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Saturday, May 29, 2010

Lactic Acid

Lactic acid is produced and used in the body as a part of carbohydrate metabolism. Under normal circumstances this molecule is very useful to the body and plays an integral role in supplying the body with the energy it needs. However when metabolism is upset due to illness or injury lactic acid can build up in the tissues and the blood. Clinicians can monitor the levels of lactic acid in the body to monitor some disease states and their respective treatments.

Lactic acid is produced and used by the body. All cells can break glucose down into pyruvate via glycolysis; the first step of carbohydrate metabolism. This occurs in the cytoplasm of all cells. Pyruvate is broken down further to produced ATP. This is done in two ways. It can either diffuse into the mitochondria of a cell in order to enter into the Citric Acid cycle (Krebs cycle) or it can be broken down into lactate by lactate dehydrogenase. The Citric Acid cycle produces more ATP and less waste in comparison to the amount of ATP produced when lactate is made. However not all cells have mitochondria (i.e. erythrocytes) nor is there always enough oxygen present in cells to run the Citric Acid cycle. The main producers of lactate are skeletal muscle, erythrocytes, the brain, and the gut. The lactate produced by these cells will diffuse out into the blood stream and be picked up by another group of cells who will convert lactate back to glucose. Lactate metabolizers include the cells of the liver, the heart, and the kidneys.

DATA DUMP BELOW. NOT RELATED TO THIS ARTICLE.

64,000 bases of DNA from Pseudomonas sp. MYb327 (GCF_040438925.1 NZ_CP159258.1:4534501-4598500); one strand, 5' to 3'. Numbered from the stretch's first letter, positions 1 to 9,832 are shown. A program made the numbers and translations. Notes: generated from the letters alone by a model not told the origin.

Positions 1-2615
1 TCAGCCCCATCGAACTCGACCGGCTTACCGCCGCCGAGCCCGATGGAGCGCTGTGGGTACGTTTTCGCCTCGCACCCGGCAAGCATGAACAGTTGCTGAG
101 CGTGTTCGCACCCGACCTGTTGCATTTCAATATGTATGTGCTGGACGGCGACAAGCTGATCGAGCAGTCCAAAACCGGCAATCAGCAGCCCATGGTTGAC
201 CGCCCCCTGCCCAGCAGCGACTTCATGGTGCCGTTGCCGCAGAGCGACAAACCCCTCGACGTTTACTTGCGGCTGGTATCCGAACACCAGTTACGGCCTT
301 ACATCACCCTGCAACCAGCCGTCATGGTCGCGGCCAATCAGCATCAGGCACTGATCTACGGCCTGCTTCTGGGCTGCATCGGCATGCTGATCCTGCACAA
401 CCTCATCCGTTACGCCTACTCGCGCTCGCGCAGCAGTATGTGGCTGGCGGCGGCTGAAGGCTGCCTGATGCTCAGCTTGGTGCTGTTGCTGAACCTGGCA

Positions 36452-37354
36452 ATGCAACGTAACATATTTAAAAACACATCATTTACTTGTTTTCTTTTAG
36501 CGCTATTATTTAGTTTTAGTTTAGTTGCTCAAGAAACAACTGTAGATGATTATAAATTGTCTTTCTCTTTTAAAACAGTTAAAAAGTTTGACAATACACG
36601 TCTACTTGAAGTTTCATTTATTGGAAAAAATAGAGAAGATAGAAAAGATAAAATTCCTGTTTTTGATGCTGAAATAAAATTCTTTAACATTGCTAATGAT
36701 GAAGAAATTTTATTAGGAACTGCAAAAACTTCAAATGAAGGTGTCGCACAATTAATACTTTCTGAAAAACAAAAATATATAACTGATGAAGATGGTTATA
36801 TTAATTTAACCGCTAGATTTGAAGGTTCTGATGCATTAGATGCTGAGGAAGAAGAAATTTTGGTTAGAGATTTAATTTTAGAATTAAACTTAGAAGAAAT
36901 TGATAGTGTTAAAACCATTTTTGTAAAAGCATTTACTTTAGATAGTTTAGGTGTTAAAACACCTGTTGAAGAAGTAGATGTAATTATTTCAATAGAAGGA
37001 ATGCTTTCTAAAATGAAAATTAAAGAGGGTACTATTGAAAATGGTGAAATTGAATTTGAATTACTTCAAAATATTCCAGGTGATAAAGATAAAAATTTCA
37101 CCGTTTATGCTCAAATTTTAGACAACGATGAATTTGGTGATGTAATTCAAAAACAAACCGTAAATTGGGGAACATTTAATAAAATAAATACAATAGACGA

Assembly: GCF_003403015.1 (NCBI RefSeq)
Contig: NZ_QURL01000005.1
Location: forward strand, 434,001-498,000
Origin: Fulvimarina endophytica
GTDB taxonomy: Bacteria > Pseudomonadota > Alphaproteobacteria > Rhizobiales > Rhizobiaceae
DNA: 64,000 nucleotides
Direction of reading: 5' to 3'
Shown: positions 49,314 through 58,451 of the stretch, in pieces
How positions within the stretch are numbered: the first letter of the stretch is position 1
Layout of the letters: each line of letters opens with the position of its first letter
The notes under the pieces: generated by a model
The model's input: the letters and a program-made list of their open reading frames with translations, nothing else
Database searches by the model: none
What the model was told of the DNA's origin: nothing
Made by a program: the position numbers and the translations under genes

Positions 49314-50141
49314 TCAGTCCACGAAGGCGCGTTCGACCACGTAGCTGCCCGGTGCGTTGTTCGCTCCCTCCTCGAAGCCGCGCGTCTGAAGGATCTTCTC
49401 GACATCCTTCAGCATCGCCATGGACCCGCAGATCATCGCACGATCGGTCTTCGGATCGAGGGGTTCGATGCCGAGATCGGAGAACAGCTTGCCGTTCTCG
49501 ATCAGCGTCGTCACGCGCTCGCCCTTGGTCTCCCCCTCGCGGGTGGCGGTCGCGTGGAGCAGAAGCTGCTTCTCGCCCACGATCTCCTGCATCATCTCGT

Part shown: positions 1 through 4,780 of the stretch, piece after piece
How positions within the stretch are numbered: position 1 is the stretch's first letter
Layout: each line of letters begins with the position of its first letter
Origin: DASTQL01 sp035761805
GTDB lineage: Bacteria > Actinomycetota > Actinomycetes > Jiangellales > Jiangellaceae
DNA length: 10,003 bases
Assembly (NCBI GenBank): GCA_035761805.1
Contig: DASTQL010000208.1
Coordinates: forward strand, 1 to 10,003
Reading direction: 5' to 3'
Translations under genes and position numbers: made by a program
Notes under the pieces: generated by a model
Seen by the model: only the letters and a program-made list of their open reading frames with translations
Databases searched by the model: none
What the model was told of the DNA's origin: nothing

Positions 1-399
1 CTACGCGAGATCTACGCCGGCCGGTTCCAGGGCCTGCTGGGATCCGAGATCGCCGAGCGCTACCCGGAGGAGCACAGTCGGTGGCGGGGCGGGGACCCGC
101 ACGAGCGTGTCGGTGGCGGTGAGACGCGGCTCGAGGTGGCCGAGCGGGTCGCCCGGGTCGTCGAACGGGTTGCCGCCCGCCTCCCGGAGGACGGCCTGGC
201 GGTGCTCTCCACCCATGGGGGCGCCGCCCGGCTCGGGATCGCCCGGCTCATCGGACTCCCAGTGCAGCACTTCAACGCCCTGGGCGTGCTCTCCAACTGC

When the body does not have an adequate supply of oxygen for glucose metabolism pyruvate is converted to lactate in the cells. The ATP created is then hydrolyzed to release the energy needed from its phosphate bond. The byproducts of this reaction are hydrogen ions, ADP, and a Pi ion. Under the normal conditions of the Citric Acid cycle these products would be recycled in the presence of oxygen, however in a hypoxic environment the constant hydrolysis of ATP leads to the accumulation of hydrogen ions causing a state of acidosis. It is important to note that it is the accumulation of these hydrogen ions and not the accumulation of lactate that causes acidosis. As lactate molecules leave a cell they give up a hydroxyl anion (OH-) and pick up a hydrogen ion to form lactic acid. The spare hydroxyl anion picks up another hydrogen ion to form water. This is one way that the excess hydrogen ions are buffered out. Lactate also acts as a buffer in that it can absorb extra hydrogen ions in the reverse reaction back into pyruvate via the enzyme lactate dehydrogenase. This occurs naturally as needed. In a healthy person these buffering capabilities are enough to keep the body balanced and avert a possible acidosis state; however under the conditions of illness and tissue hypoxia lactate production can spiral out of control and add to the problem.